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A Team on a Mission, With Occasional Smooches
Abrams' film- and TVography is dotted with lovable work families who spend all their time together. They're coworkers and friends and inevitably lovers. In Alias, Mission: Impossible 3, and the short-lived dramedy Undercovers, the lead characters were spies. In Star Trek, they're the Enterprise crew. It's even there in Super 8, a film which was set up as an explicit homage to the early work of Steven Spielberg. But it's telling that, in Spielberg's movies, the kids are just kids; in Super 8, they're a film crew. Inevitably, there must be some sexual tension — and so, in Abrams' rebooted Star Trek, Spock and Uhura are a couple, like Sydney Bristow and Vaughn before them (and Peter and Olivia after them). (Intriguingly, Abrams directed an episode of The Office — probably the defining work-family portrait of our age — that was heavy on the intra-workplace romantic drama.)
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Documentary Style, Fantastical Locations
After Felicity, Abrams has worked almost exclusively in fantastical genres featuring spies, monsters, spaceships, and explosions. But the filmmaker prefers to shoot his movies in an aesthetic that — once upon a time, at least — owed more to documentaries. His Lost pilot established the visual grammar for that show with shaky cameras and close-ups. Mission: Impossible 3 ramped that up — coming out two years after The Bourne Supremacy, M:I 3 is an overlooked tipping point for the whole shaky-cam takeover of the action genre. This particular style may have reached its apex in Abrams' Star Trek duet, wherein wholly digital sequences are ''filmed'' with fake-shakes, fake-zooms...and, of course, copious lens flares. The ''J.J. Abrams Loves Lens Flares'' meme is a bit unfair; Abrams' icon, Steven Spielberg, was a fan.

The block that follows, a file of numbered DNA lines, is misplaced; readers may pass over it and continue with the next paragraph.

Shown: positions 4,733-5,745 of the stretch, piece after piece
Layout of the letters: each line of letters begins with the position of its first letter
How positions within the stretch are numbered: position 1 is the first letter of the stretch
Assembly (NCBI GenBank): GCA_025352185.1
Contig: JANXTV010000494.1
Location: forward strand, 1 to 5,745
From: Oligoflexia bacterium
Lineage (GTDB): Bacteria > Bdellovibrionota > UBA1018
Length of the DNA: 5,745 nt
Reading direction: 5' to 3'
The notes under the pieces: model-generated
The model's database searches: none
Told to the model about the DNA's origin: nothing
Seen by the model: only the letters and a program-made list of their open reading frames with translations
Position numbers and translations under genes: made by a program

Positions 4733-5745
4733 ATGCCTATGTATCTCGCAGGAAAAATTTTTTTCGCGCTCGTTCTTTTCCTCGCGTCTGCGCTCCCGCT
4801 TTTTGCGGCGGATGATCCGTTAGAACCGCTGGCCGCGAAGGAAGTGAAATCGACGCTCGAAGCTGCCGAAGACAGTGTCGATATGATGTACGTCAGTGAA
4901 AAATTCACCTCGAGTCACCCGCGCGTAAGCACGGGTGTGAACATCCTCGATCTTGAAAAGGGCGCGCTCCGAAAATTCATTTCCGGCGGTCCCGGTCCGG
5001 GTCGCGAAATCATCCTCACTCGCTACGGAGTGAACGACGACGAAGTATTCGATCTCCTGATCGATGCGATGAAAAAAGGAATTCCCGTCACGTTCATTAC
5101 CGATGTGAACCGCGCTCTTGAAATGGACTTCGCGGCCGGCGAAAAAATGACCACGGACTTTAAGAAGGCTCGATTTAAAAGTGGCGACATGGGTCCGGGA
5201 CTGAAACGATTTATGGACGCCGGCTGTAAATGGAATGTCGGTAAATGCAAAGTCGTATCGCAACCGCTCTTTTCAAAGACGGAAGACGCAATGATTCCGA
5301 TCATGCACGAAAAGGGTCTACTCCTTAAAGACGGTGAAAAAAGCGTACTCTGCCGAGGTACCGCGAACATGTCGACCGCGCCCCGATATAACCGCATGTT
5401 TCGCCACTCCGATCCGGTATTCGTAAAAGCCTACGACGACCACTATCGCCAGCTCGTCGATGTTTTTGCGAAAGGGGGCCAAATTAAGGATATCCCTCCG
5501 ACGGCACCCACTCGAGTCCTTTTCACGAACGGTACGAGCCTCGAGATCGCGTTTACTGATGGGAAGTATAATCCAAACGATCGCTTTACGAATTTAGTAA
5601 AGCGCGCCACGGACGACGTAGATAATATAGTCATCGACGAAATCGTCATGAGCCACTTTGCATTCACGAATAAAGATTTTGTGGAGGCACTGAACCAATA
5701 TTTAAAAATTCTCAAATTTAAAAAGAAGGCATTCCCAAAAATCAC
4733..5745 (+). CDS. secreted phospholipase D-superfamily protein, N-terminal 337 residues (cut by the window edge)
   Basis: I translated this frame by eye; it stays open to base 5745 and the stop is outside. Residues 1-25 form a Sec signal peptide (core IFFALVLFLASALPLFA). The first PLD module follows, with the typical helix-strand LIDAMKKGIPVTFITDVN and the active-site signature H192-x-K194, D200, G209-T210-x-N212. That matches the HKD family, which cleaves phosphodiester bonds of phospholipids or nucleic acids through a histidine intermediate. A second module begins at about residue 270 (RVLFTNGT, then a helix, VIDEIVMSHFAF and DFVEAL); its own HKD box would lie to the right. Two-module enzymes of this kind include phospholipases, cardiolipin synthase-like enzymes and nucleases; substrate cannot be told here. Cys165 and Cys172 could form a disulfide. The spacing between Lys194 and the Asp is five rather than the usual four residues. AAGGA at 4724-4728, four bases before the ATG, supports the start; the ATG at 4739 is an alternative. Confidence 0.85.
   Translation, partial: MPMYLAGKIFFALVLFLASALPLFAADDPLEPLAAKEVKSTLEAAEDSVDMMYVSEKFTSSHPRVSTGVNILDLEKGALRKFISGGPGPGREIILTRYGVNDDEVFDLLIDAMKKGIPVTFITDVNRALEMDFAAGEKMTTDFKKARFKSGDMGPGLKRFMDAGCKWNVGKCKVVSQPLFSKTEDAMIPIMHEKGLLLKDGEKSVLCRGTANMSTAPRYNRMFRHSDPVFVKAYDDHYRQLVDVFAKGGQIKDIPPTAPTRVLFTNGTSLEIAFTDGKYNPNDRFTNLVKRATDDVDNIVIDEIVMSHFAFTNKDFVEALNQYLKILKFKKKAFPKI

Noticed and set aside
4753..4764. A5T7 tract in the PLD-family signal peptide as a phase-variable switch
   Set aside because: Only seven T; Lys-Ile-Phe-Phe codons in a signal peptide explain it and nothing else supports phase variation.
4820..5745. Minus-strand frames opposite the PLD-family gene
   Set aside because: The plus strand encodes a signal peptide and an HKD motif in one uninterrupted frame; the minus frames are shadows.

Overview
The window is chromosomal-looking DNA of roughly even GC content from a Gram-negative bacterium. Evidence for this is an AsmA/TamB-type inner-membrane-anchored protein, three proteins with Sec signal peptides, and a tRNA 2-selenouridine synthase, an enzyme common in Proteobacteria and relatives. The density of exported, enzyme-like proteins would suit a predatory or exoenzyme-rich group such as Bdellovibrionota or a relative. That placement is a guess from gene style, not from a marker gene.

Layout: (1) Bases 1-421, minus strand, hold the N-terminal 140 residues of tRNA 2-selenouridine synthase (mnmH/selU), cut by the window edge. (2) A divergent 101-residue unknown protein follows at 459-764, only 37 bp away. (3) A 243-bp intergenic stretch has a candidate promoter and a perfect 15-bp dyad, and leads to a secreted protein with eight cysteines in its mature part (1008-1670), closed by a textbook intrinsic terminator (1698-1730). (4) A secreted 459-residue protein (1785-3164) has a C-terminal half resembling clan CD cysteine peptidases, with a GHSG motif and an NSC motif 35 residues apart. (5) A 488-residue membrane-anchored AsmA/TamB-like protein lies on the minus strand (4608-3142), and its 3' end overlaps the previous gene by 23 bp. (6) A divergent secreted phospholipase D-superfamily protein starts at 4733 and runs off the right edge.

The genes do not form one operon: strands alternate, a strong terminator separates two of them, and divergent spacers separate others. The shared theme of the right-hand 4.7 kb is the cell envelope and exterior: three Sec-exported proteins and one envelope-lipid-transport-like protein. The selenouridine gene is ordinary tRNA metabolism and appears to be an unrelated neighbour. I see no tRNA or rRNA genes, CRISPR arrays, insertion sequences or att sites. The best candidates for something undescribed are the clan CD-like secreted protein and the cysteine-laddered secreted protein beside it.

More to the point, it underscores just how purposeful Abrams' style is. In many ways, the filmmaker is the polar opposite of Peter Jackson and Guillermo del Toro, whose fantastical films are shot like epic tapestries. Abrams shoots events that are as big as anything in Lord of the Rings or Pacific Rim, but he purposefully keeps the camera's eye on the human level. Although he didn't direct Cloverfield, it's a perfect expression of his aesthetic: A monster movie, possibly the most over-the-top genre ever, is filmed with the same camera you use to film your kids' birthday parties.